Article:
Personal Injury Attorney Ben Schwartz explains how you can have a workers’ comp claim as a result of a repetitive use injury due to your job, without actually getting an actual injury on the job.

Hi, I’m Attorney Ben Schwartz,

Today we are going to take a viewer question from Kathy in Rehoboth Beach, Delaware. Kathy wrote in she said, “I have really bad carpal tunnel in both hands. My orthopedic asked me if I’m going to make a workers’ comp claim. How can it be a workers’ comp when I didn’t get in a workers’ comp accident?”

I think this is a really good question Kathy, I really appreciate you writing in with us. You can have a workers’ comp claim from an injury even if the injury didn’t result from an accident on the job. So, like normally a workers’ comp claim is going to be based on injuries that you sustained in an accident that occurred while you were working, but not always.

You can have what’s called a repetitive use injury and it can be something that does not come from a specific accident or a specific incident. It can be the type of injury that you get overtime. I’ll give you a perfect example, we had a case one time where our client was basically a cleaning woman and she cleaned windows. She would take the cleaning cloth and spray the cleaning spray on the cloth and then she would use her hand to hold the cloth and wipe the windows.

This is what she did all day and what happened was, in her wrists she got carpal tunnel syndrome. She would never have gotten the carpal tunnel syndrome if she hadn’t been wiping the windows all day. It’s from that repetitive motion over and over thousands of times a day over days, weeks, and years. It builds up scar tissue and it builds up small tears and the soft tissue complexes and what you end up with is an injury that did not result from an actual incident. It resulted from wearing away over time. That can be a legitimate workers’ compensation case.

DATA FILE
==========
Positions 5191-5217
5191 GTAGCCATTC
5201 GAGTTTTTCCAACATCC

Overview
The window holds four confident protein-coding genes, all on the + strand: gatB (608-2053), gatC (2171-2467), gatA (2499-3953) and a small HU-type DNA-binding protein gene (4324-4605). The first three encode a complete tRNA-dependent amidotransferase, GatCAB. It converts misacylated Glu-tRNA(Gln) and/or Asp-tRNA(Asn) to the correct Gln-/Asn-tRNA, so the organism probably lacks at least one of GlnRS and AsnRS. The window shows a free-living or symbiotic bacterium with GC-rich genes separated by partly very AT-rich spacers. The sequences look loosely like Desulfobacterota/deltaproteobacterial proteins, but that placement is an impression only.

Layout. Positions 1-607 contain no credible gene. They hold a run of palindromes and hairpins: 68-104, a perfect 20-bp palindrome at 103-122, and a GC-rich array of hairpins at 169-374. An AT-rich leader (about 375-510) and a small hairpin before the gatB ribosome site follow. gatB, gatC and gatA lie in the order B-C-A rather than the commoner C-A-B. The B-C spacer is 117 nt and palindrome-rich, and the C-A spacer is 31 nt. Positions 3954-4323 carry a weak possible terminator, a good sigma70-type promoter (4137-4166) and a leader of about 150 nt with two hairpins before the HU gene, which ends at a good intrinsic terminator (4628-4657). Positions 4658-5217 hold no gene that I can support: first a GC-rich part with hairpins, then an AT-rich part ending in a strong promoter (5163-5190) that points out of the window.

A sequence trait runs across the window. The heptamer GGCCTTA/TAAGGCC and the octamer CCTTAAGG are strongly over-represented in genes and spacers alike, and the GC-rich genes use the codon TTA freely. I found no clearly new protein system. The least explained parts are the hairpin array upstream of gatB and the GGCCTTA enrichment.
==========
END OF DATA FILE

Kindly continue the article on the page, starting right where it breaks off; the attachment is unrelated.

I’ll give you one example of how it’s different, it’s actually better. It’s easier if you have one of these types of cases, oftentimes than a normal accident. Here’s one example of how it’s different. If you are in an accident on the job and you sustained an injury when you go before the board, before the industrial accident board in Delaware or wherever you are, you have to prove that if it had not been for that accident you would not have your injury. That is called the but-for test, but-for this accident, I wouldn’t be suffering from this injury in a repetitive use type of situation where you bring a workers’ comp claim. At least in Delaware, you don’t have a but-for standard. You have a different test it’s a substantial contributing factor test.

So, we are going to have to prove that those repetitive movements that you make on the job every day were a substantial contributing factor meaning part of the cause a substantial part of the cause in bringing about that injury it’s a lowered standard. It’s an easier thing to prove than the but-for test. So that’s one way that these types of cases are different. It doesn’t mean it’s not a case in fact, it is a case.

I would encourage you if you have one of these types of repetitive use injury, I would encourage you to contact an attorney who handles workers’ compensation claims in the county and state where you were injured on the job and learn more about your legal rights. Find out if you have a viable workers’ comp claim. I think it’s a great question Kathy, I appreciate you writing in and asking that question. I hope if you are watching this video you found it informative and helpful and entertaining. Maybe if you know who has this type of injury you can share it with them and help them to learn more about their legal rights. I’m attorney Ben Schwartz, if you have a topic question or an idea for a video like this, please send me an email.

Thanks for watching!